However, it was not the FBU that had created the death trap in the first place. That was the cumulative effect of decisions taken by successive governments, to reduce red tape and increase profits for those making money off social tenants, and the council (Kensington and Chelsea), which had farmed out all its social housing to a management organisation (Kensington and Chelsea Tenant Management Organisation) that was clearly unconcerned about those in its care.

In a searingly devastating blog post in November 2016, Edward Daffarn and Francis O’Connor of the Grenfell Action Group were particularly appalled by the incompetence of the KCTMO. In an article entitled, ‘KCTMO – Playing with fire!’, which I came across on the day of the fire, they wrote, with chilling prescience, that “only an incident that results in serious loss of life of KCTMO residents will allow the external scrutiny to occur that will shine a light on the practices that characterise the malign governance of this non-functioning organisation”, adding, “It is our conviction that a serious fire in a tower block or similar high density residential property is the most likely reason that those who wield power at the KCTMO will be found out and brought to justice!”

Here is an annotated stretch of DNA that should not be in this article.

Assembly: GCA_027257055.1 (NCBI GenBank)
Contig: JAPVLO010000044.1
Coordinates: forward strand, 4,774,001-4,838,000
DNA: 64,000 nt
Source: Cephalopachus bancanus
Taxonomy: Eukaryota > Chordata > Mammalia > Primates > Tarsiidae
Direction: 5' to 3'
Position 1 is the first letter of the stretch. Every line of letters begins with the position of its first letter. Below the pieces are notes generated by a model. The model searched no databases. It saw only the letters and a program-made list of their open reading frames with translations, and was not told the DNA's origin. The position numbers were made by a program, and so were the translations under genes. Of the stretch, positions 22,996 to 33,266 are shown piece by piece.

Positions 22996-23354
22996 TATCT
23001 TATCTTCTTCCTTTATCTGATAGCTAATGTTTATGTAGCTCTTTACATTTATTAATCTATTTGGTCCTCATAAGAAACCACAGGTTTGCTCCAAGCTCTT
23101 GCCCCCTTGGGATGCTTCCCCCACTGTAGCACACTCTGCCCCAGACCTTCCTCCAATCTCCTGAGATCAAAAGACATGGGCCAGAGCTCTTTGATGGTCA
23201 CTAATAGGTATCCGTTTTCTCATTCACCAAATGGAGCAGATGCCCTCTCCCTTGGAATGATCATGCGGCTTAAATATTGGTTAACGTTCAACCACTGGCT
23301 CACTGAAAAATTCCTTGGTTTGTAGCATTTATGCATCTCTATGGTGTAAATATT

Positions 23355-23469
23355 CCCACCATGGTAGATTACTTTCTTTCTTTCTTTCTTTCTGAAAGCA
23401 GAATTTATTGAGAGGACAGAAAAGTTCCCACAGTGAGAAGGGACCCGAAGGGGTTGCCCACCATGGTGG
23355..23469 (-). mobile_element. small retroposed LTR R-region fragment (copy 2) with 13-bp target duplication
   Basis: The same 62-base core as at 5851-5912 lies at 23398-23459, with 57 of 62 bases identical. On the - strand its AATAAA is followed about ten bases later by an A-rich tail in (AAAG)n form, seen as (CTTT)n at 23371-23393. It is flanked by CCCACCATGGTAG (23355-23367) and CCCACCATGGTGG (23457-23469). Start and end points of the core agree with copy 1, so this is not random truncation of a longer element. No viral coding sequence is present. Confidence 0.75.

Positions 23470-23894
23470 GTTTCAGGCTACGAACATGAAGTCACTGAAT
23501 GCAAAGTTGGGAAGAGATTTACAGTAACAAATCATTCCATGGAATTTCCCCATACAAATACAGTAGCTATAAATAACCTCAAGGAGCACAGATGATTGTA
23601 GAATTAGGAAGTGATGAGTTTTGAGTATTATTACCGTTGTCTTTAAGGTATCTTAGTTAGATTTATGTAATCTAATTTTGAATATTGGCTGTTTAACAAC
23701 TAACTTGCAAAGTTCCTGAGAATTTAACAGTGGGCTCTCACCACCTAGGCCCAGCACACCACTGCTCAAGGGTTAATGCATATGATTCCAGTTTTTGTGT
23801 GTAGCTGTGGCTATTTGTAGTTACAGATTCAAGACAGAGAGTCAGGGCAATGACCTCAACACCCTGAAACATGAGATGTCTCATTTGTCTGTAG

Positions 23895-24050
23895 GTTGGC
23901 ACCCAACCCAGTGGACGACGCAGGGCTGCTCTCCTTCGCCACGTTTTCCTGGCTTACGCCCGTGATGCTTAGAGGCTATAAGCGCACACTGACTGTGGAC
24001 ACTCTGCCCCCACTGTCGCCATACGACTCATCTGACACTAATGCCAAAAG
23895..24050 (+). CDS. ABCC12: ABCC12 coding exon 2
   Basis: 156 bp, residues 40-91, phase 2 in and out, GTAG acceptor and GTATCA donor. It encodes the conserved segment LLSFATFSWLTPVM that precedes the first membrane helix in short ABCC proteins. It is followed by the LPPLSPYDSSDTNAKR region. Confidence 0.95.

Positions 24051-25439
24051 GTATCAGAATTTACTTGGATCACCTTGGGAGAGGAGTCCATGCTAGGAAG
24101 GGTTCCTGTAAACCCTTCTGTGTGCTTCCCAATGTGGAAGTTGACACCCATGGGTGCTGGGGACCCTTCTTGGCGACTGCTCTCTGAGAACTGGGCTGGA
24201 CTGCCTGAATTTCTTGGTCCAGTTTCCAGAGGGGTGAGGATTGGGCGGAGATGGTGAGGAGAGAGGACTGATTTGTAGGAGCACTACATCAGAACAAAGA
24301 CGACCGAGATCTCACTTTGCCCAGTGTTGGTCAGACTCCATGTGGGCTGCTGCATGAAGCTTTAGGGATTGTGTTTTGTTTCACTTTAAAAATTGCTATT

Adding to the disaster were those in the building industry who were part of an increasingly deregulated world in which self-certification had become widespread (rather than work being objectively assessed), and flammable materials were routinely used in circumstances where, as at Grenfell, that could prove to be fatal.

Death trap